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Authors from Orlando's ambitious Burrow Press visit Miami

In "Princess of Pop," a short story by the Central Florida writer Vanessa Blakeslee, a young singer checks into a hotel in Los Angeles, the same one in which Janis Joplin died in 1970. The unnamed woman has brought along an iPod, a copy of "A Confederacy of Dunces," bottles of Grey Goose vodka, Ambien and Xanax, and the intention to commit suicide. The paparazzi has followed her to the hotel, and the staff is impatient for her to leave. "Your presence is creating a disturbance for the other guests," a clerk tells the pop star, and his words echo in her head as she swallows the pills with a glass of milk.

"What else is there to do but create a disturbance?" she thinks, and then picks up the phone and saves herself.

Delivered in a less desperate, more positive context, that question could serve as the slogan for Burrow Press, the Orlando-based nonprofit that in March nationally released Blakeslee's debut story collection, "Train Shots," and "Songs for the Deaf," by Tampa area writer John Henry Fleming. The joint publication calls attention to the talents of these little-known writers — Blakeslee's stories are filled with tough prose and hard-luck characters, while Fleming's fanciful works read like campfire tales from the state's coolest scout leader — but also to the good taste and smart ambition of Ryan Rivas, Burrow Press' 30-year-old founder and publisher.

Rivas created Burrow Press more than three years ago, after graduating from the University of Central Florida with a bachelor's degree in creative writing. Instead of returning home to Miami, he chose to stay in Orlando, a city with a surprisingly healthy literary scene.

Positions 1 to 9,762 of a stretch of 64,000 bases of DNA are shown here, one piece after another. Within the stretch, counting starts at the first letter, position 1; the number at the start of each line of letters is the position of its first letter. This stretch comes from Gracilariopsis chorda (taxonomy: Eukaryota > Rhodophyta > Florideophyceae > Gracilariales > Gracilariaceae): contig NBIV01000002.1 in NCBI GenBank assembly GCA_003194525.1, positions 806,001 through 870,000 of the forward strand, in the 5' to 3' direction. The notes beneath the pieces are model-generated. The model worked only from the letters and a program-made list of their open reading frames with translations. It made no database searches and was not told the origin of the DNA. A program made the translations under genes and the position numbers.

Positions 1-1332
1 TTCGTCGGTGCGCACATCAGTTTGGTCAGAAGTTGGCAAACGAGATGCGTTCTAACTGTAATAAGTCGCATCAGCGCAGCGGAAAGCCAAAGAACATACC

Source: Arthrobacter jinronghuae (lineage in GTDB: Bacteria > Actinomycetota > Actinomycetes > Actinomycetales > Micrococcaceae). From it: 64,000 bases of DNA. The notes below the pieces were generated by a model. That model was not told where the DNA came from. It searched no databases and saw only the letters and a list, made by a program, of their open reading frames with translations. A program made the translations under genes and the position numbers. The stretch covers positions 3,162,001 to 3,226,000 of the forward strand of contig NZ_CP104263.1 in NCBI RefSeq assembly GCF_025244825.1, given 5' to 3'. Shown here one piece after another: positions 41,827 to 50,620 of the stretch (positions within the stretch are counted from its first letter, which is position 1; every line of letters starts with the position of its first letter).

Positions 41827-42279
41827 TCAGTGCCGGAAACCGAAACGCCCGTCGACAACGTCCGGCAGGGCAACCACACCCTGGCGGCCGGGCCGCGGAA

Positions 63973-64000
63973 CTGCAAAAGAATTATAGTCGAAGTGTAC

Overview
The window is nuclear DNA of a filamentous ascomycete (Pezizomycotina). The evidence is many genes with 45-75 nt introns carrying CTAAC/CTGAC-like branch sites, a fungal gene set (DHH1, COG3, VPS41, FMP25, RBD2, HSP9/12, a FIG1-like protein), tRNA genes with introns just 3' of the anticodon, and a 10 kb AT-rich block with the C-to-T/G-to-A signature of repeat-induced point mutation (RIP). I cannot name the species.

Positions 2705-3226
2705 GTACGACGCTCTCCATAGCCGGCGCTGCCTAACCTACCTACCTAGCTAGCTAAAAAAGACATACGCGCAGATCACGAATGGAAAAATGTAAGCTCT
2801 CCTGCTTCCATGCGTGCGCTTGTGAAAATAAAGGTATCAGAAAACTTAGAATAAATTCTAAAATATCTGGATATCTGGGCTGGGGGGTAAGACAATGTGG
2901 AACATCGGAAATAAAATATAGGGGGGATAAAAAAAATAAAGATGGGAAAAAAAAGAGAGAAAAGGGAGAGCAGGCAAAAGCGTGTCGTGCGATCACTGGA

An affiliate of the nonprofit Urban Think Foundation, for which Rivas works as programs director, Burrow Press in 2011 published its first book, an anthology of stories by Orlando writers titled "Fragmentation." It has since produced two installments in a series titled "15 Views of Orlando," with a third due this summer and a Miami edition coming in November and featuring stories by Patricia Engel, John Dufresne and Lynne Barrett. The organization also hosts a quarterly reading series, and every week posts a new work of fiction to its website, Rivas plans to publish four books a year, and says he has already set release dates for 2015. For now, he says, all Burrow Press books will be by Florida writers.

"There's no reason not to focus on Florida authors," Rivas says, noting the prevalence of "high-quality" writers in the Orlando area alone. "It's easy to tour these authors, and to interact with them."

Vanessa Blakeslee and John Henry Fleming will appear 8 p.m. Friday, April 18, at Books and Books, 265 Aragon Ave., in Coral Gables. Call 305-442-4408 or go to

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